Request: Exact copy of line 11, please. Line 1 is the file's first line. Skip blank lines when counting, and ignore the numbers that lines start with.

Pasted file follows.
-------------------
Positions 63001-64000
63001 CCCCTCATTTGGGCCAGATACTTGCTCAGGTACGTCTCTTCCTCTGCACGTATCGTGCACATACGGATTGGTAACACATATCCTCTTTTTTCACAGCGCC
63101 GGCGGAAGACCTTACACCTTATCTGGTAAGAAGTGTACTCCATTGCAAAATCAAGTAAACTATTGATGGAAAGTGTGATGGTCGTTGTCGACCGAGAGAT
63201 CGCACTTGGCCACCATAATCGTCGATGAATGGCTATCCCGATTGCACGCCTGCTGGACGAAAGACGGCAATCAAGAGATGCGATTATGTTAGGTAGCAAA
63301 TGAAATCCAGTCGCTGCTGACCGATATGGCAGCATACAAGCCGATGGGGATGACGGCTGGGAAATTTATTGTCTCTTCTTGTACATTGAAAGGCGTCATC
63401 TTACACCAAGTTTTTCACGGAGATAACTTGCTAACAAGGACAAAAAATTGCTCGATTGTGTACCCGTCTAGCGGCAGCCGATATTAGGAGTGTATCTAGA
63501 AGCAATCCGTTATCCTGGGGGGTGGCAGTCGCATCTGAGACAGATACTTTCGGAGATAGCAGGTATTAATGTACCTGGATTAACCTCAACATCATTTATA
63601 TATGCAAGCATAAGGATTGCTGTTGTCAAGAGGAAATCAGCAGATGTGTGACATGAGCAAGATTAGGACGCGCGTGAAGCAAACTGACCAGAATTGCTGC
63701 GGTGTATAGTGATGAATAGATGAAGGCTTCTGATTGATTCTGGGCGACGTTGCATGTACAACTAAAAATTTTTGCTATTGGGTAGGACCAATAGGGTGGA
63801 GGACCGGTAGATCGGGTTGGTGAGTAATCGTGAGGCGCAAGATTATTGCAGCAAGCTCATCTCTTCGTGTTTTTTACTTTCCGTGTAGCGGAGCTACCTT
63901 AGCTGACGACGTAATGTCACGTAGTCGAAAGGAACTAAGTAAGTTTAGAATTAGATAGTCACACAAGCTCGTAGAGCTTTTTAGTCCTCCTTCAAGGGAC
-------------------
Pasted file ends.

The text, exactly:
63901 AGCTGACGACGTAATGTCACGTAGTCGAAAGGAACTAAGTAAGTTTAGAATTAGATAGTCACACAAGCTCGTAGAGCTTTTTAGTCCTCCTTCAAGGGAC